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Saturday, 18 July 2009
The Ammonite's Lament
Out of my oyster world when you took blade
to pop the sepulchre apart that held
and had held me for aeons - stone within
a stone, you might say - only to release
me then into this altered world to find
the chambers at the closed end of my spiral
ringing emptier than ever. Water
was my element, and so it was that
sailing it, I came to find my métier.
Perched at my spiral's open end, I rode
the waves and all that nature threw at me
like some intimidating figurehead
Beelzebub had carved. But I was King
among the species that the world bred then.
Now I, who have been flesh and blood like you,
am stone, more shell-like than my shell was then,
no longer buoyant - hence the hollow ring.
No use these cells, they're surplus to my needs.
There is no buoyancy for them to give.
Just beauty, I suppose, but what is that
to me? My soul does not respond to it -
nor did it ever, no not even then
before the great upheaval changed my form
to stone. What's that you say? I was not King?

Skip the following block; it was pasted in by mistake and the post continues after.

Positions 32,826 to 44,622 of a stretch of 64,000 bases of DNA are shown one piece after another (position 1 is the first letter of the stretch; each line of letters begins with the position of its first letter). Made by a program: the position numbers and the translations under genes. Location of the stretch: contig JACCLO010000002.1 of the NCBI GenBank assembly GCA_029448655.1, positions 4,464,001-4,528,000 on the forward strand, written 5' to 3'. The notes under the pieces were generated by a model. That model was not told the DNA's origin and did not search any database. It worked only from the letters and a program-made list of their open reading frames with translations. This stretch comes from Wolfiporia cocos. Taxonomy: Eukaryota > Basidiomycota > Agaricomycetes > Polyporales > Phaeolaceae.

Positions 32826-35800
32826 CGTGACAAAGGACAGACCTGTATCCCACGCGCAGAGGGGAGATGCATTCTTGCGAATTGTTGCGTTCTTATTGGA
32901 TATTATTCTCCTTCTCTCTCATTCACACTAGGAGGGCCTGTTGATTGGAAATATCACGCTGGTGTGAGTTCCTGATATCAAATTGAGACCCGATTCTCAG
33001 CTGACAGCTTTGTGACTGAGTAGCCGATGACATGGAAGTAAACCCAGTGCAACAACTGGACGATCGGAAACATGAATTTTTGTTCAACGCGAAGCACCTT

That there were higher forms of life than !?
Not so, though lowly were my family
four hundred million years ago - just flecks
of plankton floating on a shallow sea.
Slow time allowed their growth, the cells they formed,
at first in-line behind, then hairpin-shaped
before they flowered into this, the form
I know as perfect, the plane spiral. Then
was I the predator, voracious and
as deadly to all fish and molluscs in
my path as are my modern cousins, squid
and such, to crabs and other well-built prey.
I do not overstate - but if I should,
did you not know that even stones may dream -
particularly one that once had life?
Out from that claustrophobic vein, re-
interred then in this fusty study's reek
of love and polish... this, I'll settle for.
The way that iron enters a man's soul
its pyrites forced their way into my shell,
pushed out its carbonates, its building blocks,
and thereby changed its nature, making it
less tender to decay. But that was just
the coup de grâce, preserving what had been
the thick-skinned part of me. Before that, all
my softer tissues had been leached from me
the way an art thief might replace a work
with something of his own. The rocks made good
my loss, but in the making made of me
a sterile monument to what had been.
I've heard my owner say I stimulate
his thoughts - not bad for plain and thought-less stone!